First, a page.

I wrote the chorus for this song on the G train in Brooklyn and ran out to sing it into my phone on the sidewalk. The rest didn’t come as easy — the first recording actually has entirely different verses. I stepped away for a few months, came up with what is there now and Andy and I went back to Nashville to convince Josh Kaler to change 40% of the song. There’s a lot going on — a high strung acoustic, a ’90s omnichord, Clay White’s masterful trumpet playing, Alex Baron killing the drums, Jeff Malinowski playing and singing his guts out. We really threw it all in and Dan Molad gave everything and everyone a space to live in.
It felt important for this song to be the title track because I want the intent to sort of bleed over everything else. We spend so much time fighting with expectation, both self and societally imposed, and I just want to give everyone the chance to breathe. No one is actually late. No one is late.
“All for the Best”:
This song was written by Andy’s cousin, Mark Mulcahy, in 1987 and means a lot to their family. I heard Mark perform it for the first time at Bowery Ballroom and later heard the Thom Yorke version and thought it could be really cool to split the difference of the two. It oddly feels like one of the most personal songs on the record. We recorded it with Ariel Loh in Connecticut and tossed the idea around of using drum machines a la Yorke but Aaron Hamel gave us more than enough with his clever stick work. This is not only a tribute to the great songwriting of Mark Mulcahy but to the music industry that came before us.
In my late teens, I spent a week in the southwest with my brother and while initially a person very secure/comfortable with our conservative Christian upbringing, my belief structure suddenly got pretty rattled for a variety of reasons, including meeting his first boyfriend. All the mountains of ideology I’d pretty blindly built up over the years were suddenly paper thin and almost everything changed. That time was so important to me and my brother is so important to me — it all became the groundwork of who I am, and is “Arizona” in song form.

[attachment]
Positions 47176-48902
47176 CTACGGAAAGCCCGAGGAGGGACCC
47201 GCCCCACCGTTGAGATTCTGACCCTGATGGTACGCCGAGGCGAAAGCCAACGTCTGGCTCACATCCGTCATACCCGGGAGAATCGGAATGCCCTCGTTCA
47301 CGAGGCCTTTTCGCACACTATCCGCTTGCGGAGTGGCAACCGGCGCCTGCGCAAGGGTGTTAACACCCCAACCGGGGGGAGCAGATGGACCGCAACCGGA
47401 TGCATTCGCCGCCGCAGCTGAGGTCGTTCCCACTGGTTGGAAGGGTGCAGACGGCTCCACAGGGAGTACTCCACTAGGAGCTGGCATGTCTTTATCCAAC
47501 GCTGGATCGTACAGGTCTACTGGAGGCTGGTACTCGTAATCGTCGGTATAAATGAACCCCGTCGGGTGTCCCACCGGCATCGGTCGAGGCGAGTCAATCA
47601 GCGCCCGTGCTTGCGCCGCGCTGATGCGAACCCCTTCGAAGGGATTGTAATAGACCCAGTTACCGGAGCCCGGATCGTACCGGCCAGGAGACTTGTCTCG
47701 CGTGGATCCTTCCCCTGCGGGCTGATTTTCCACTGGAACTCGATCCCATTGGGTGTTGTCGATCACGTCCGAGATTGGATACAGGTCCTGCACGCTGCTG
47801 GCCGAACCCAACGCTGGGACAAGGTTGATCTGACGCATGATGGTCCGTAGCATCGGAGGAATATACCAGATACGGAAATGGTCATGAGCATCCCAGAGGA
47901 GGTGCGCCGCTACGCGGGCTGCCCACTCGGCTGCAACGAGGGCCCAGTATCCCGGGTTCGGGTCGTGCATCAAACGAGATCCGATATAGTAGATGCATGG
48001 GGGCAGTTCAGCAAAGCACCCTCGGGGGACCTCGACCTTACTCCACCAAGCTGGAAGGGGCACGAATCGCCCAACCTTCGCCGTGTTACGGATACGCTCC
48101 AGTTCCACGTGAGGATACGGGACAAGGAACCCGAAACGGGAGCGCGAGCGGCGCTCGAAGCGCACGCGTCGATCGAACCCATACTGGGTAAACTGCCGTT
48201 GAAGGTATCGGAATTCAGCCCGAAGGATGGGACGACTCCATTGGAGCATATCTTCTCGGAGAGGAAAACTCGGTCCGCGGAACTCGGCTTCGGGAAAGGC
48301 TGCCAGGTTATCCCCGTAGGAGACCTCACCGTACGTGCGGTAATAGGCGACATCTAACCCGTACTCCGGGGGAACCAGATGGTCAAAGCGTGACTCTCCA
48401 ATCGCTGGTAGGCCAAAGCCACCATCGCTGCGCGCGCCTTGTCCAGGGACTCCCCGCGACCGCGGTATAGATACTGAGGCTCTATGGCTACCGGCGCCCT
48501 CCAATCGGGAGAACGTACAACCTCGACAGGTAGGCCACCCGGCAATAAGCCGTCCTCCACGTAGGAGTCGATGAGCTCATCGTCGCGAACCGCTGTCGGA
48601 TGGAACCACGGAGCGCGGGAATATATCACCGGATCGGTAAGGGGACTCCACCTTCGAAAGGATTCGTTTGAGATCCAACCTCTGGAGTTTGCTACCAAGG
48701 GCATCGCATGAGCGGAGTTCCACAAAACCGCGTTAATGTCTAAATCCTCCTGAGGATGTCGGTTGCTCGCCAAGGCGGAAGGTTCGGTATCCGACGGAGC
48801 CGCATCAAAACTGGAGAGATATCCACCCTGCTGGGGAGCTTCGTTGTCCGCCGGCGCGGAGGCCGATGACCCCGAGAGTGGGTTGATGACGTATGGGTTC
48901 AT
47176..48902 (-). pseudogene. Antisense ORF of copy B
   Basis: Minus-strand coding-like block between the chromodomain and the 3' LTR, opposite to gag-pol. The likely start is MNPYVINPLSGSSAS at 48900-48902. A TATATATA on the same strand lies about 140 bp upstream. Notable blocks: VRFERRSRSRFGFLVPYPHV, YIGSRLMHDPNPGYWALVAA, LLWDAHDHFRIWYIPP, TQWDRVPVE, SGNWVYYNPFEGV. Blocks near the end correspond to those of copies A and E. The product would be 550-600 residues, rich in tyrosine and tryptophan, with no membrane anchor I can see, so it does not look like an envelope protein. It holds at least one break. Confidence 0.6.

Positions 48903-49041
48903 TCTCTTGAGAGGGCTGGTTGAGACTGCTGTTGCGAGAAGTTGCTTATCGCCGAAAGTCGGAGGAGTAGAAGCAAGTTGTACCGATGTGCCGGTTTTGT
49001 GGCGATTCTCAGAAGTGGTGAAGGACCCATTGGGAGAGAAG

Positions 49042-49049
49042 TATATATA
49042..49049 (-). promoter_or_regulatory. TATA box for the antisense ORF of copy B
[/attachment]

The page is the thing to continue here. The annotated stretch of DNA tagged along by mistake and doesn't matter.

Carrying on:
This song has become bigger than me and is my anchor in so many ways. This is definitely a good time to give Jeff Malinowski the biggest thank you of all time for that guitar melody. The song could not be separate from that riff.
I have really bad migraines with aura where I lose my vision and ability to speak sometimes — basically my brain just gives up. The fear of this happening has launched itself into a larger, more overarching fear of confusion and dementia. This song is a song to my brain.
I wrote this in images, mainly a single middle aged woman in the 1930s in the desert. All of the
colors are neutral and the wind is always blowing and someone else is there but you can’t see their face. It’s about the internal struggle of this imaginary person to fight off the non existent monsters who want to control her life. I wanted the insistence of the drum beat to fight with the melody like she’s fighting for her soul. This song also contains the closest thing to a drum solo one will ever hear in a Frances Cone record performed by Alex Baron.
Andy wrote “Over Now” in our rehearsal space in Brooklyn with just a bass pedaling through chords to accompany the melody. It’s about his two friends who were living off the grid for an entire year in Vermont. He had infrequent correspondence with them during that time but when he did, the images of their lives stuck in his brain. I added the outro chorus to give it room to breathe, to lose the control of the first half of the song. It’s lyrically pretty matter of fact about the conclusion of a chapter since the circumstance changed but the people stuck together. It’s both the sigh of relief and the reluctance to let go of a defining chapter in two words.
This song is about my mom and daydreams about her and her mother who I never met. I wanted to reprise the chorus melody of “Arizona” and find a way to wrap up this album by overwhelming my voice with the strings, to eventually disappear in music. My mom is an adopted only child so our bond is an intense one and I feel the impact of my decisions, particularly the one where I moved far from her to Brooklyn, so strongly. But I know that ultimately she trusts me and has loved me through it all.